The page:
First of all, don’t ask why I used Steve Rogers for the featured picture. I was thinking about potential pictures and Captain America just happened to pop into my head. I have a little more free time, so I’m going to try my hand at one of the ideas I’ve had stirring in my head. This week I’m going to talk about the phrase, “be a man”.
Most likely you’ve heard this phrase before–especially if you were born male with the gender expectations that came along with it. However, in a society where gender has become more of an identity for yourself rather than how you were born, these words don’t hold as much impact. My generation has expanded the term and even the official terminology has changed. Also, in the past, depending on what gender you were born as, how you’re expected to act has changed. Men no longer need to be afraid to act sensitive and women aren’t limited to motherhood or being open to their emotions. A woman can be bad at showing her emotions and a man can be bad at holding theirs back.
Now let’s shift our focus back to being a man and what that really means. This phrase is often tied back to what is becoming known as toxic masculinity. This can result in blatantly outdated sexism to being unable to accept yourself because you believe you aren’t acting as you should because you’re a man. Sexism is a huge problem in our current society. Even in 2020, there is still a pay gap between the two sexes and no matter how hard you try, sexism will still exist. This goes to men and women alike. Telling someone to be a man sounds like a now sexist term; or is it? I’m going to quickly share my ideas on how the phrase can be spun in a different way.
First, let’s think about a couple of instances where you can be told to be a man. The most common one is when you’re a male and you’re acting in a disappointing way with the stereotypes placed on your gender. You didn’t act strong enough or maybe you didn’t keep your last name after marriage. With how society has labeled it, you haven’t lived up to your expectations of manhood. You’re talked down upon because of this and that doesn’t feel too good, does it? It makes me think back to all the times that I was bullied in school because I was quiet or too small. I spent time in the library or hanging out with girls. (Keep in mind, this was in grade school. I’m sure if I only hung out with girls in high school, I would’ve had different assumptions about me.) Early on, I knew I was too small or timid to be seen as a “man”. With that thought in mind, let’s move onto my second point.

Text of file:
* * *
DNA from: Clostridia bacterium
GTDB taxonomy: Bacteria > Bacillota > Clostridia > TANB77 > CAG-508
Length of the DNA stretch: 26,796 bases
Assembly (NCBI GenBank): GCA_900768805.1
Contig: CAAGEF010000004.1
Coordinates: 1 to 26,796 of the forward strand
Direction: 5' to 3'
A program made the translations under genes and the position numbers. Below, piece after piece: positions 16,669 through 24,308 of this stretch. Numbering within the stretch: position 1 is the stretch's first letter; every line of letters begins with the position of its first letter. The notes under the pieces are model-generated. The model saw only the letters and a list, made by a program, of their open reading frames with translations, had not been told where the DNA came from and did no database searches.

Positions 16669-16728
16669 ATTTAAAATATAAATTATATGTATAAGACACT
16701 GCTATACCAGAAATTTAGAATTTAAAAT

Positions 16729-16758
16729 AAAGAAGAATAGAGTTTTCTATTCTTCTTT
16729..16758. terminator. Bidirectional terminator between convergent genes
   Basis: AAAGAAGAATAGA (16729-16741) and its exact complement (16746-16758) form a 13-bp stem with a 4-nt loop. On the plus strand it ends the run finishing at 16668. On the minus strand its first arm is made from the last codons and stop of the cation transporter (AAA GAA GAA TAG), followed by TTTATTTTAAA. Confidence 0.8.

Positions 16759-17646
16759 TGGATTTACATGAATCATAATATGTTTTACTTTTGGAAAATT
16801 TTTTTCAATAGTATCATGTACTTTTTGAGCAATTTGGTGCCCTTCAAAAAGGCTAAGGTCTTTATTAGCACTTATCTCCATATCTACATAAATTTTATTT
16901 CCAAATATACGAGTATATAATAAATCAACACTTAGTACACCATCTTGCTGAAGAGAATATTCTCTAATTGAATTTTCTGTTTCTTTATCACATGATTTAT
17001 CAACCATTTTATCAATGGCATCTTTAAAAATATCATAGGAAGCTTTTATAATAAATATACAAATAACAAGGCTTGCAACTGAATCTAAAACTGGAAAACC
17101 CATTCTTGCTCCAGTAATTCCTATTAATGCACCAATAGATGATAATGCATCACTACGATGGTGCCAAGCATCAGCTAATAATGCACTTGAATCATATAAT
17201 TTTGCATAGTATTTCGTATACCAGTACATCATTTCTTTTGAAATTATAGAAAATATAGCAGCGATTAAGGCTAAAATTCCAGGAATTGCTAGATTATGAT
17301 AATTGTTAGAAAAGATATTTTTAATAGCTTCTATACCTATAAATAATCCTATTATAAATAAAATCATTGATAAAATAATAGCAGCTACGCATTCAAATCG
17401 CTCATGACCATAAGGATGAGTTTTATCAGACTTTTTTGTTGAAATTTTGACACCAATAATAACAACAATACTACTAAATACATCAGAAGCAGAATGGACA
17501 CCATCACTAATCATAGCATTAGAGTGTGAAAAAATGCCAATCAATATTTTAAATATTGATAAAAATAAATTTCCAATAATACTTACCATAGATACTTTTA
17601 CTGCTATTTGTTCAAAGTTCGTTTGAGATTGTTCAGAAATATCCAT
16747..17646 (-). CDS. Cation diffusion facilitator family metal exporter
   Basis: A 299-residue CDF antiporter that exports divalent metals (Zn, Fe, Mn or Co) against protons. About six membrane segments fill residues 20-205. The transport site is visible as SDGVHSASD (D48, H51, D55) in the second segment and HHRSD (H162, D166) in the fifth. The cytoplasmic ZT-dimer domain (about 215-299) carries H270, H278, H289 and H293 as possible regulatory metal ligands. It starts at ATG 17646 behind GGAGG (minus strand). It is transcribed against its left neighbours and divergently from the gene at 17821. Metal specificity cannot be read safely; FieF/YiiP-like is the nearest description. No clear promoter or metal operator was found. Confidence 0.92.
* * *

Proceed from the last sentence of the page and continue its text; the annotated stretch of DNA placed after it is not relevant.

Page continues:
There are a lot of bad dads out there. Dads who walk out on their responsibility or do worse things. I’ve personally been blessed with a father who stayed in the family as well as two grandfathers in my life. (Even if that’s just down to one now.) In my mind, I’ve always equated being a man to taking responsibility. Doing what’s right and being responsible for your actions isn’t always easy. I don’t see being a man limited to your sex. If I compare it to doing what’s right, then a girl can also be a man in a situation. With same-sex couples and people now identifying as nonbinary, those words can mean something else. No matter what your gender is, I think being a man doesn’t need to be a sexist term. If you own it then maybe one day it’ll become something else. This isn’t meant to give excuses for those who say it as an insult, but an alternate way of thinking. After all, our words do have a way of changing how people think. That’s the main reason I wanted to write this post.
With that, that’s all I got for this week. Hopefully, it was better than the previous few.
Thanks for reading and I’ll see you next week. 🙂